A while back, our teams at Gett had an awesome in-house Hackathon, so we had a chance to explore some interesting ideas to improve Gett’s ride-hailing app and rider experience.
My team’s idea was to improve the rider experience while they wait to be matched with an available taxi, as well as during the ride itself, by developing a super simple “time-spender” single-tap game to amuse our users.
The idea for the game was a simple 2D game showcasing the player (a taxi) on the open road, with the goal of collecting as many riders as possible while avoiding COVID-19 obstacles.
Doesn’t sound too difficult, right?
Well, turns out that if you are not an iOS developer, using something like SpriteKit, and you want to develop a dead-simple Android game without having to pay for a game engine, that is not an easy task.
Although we‘re not game developers, I want to share the approach we took.
Basic game development guidelines
Since none of us is a game developer or an NDK developer, our strategy was trying to use our tools as mobile developers, and build the animations by hand our self.
As we started developing the game, we realized that we have to reduce the amount of moving parts on the screen, and this is how our first guideline was born:
1.Divide the animation process into two main parts:
First, create the assets you want to use and set them up in their initial position. We create a method named
gameInit() for that.
gameInit() has finished, you can start moving the various parts. We’ll call this method
Now, As we learned the hard way, you need to:
2.Reduce the number of elements to the minimum that is necessary on the screen.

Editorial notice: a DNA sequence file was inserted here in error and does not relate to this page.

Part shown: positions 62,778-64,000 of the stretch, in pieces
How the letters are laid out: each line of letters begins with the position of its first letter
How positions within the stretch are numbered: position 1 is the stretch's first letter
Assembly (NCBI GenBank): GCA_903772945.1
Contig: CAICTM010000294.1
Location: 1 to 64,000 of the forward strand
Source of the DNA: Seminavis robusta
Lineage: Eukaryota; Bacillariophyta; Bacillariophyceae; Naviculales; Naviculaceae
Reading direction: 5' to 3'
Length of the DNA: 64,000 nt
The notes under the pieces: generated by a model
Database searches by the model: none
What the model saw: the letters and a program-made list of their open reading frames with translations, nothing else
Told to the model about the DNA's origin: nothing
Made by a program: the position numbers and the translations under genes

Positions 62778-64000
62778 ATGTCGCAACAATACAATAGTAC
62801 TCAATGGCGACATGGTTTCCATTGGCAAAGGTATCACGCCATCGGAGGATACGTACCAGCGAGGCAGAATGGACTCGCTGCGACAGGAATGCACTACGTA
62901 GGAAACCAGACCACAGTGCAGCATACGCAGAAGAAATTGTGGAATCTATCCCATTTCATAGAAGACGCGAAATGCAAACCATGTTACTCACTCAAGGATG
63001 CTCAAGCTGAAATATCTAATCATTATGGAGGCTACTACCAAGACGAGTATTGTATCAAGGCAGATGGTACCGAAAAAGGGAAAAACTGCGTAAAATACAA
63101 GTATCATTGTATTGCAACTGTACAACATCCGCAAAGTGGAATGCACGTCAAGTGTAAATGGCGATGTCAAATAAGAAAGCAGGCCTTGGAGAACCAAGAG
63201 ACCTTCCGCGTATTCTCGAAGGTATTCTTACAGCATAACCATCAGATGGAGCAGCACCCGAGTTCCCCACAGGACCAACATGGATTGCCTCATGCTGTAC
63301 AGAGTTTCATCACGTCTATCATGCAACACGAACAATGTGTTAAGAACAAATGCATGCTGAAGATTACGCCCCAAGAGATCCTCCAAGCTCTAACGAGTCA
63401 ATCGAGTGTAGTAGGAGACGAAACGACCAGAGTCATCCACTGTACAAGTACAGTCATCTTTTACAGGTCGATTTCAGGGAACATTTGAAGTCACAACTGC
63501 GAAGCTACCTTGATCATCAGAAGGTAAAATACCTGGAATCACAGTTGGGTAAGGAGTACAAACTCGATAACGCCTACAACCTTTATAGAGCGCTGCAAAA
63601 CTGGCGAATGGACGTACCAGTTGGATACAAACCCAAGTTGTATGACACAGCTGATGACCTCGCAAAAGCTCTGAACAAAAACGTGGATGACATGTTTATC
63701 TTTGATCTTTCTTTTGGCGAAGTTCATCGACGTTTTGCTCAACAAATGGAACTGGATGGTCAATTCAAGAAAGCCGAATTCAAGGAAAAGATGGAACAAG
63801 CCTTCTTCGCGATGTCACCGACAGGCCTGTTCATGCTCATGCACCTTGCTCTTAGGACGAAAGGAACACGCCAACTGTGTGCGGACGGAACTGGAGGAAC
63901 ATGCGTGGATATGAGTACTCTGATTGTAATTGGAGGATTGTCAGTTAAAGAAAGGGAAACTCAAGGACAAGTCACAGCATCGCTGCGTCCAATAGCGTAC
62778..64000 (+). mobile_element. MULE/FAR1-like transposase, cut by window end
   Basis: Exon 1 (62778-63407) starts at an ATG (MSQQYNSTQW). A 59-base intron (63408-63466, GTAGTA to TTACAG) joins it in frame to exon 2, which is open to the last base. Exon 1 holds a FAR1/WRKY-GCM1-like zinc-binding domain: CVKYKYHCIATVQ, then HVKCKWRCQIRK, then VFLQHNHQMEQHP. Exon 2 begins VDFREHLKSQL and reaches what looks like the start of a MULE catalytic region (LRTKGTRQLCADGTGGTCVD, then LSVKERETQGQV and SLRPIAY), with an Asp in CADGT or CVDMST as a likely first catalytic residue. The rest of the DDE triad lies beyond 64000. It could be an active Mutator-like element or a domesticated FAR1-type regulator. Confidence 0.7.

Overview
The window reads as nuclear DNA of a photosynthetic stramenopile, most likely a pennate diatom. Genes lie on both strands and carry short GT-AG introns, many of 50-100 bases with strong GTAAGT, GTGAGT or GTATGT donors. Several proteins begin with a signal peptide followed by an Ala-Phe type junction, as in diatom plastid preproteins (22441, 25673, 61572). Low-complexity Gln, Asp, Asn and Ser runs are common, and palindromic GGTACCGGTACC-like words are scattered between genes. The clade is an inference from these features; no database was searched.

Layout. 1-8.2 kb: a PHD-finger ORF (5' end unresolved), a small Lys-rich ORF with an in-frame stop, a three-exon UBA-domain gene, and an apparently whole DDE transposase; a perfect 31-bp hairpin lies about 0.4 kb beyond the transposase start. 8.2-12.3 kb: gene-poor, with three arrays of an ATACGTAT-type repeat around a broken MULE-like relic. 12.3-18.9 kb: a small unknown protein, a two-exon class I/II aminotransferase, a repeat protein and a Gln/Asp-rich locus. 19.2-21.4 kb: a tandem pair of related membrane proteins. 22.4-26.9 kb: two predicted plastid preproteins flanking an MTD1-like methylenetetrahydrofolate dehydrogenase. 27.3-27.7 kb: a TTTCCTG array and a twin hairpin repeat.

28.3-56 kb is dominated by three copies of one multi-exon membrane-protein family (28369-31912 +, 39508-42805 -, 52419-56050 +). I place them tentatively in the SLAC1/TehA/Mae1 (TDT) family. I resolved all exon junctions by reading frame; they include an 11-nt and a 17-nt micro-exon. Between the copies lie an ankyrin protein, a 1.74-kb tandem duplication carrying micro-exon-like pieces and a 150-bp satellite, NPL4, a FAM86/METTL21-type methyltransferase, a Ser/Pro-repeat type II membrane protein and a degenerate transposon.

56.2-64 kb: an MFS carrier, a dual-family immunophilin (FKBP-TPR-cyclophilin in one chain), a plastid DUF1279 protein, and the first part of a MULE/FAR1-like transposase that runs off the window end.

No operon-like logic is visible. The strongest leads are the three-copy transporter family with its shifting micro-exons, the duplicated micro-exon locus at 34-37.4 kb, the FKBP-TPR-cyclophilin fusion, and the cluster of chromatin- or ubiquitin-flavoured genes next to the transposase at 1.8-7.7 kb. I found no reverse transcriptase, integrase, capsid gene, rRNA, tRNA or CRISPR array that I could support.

We started developing the naive way: drawing all the elements on top of each other and moving all of them vertically down the screen.
As you might have guessed, that didn’t go too well. Drawing so many assets and moving them resulted in a major performance hit, and we ended up with an extremely laggy game experience :(
This situation called for a bit of creative thinking. And then, we had an idea. For this sort of top-scrolling game, all we really needed are about 7 elements every frame (3 dashed lines, 3 obstacles, 1 car). So why not use only 7 elements, and reuse them when they are out of the screen bounds?
We took this approach, and the lagging was almost gone.
Although the game was still not silky smooth as we hoped, it is mostly sufficient, especially compared to our initial approach.
We moved on to develop this game in our own simple engine that could drive simple games with relatively simple performance requirements. Let’s take a few moments to go through our findings.
A way to think of animating objects on screen, is thinking like actual real-life animators. We’ll simply draw the entirety of the scene, frame by frame. Meaning, if an object moves top to bottom, we will draw the movement on a frame-by-frame basis, moving its Y-axis, little by little.
Doing so for all of your objects on screen while moving across frames fast enough, will create the illusion of animation, and there you have it, a moving game.
Hitting the Road
Let’s see some code:
In the code above we just build the dashed line. No animation, just put them on the screen by adding the first one to the bottom of the layout and then loop over the rest of them one above the other.
Since we build upon
ConstraintLayout, we use helper methods to align the views. The code for this is a bit long but you can browse through the main pieces quickly:
One note here: we hold a reference to the topmost dashed line
mostHighDashedLine for animation purposes. When the dashed line crosses the screen bounds sight, we reset it above the topmost dashed line. This way we are recycling views and reducing the amount of generated views.
This should look similar to this:
Next, let’s make them move. To do that, we initiated a
Timer, and scheduled it to run
gameLoop() every 3 milliseconds and refresh the frame:
gameLoop() is in charge on refreshing the state of the moving parts on the screen, let's dive into it: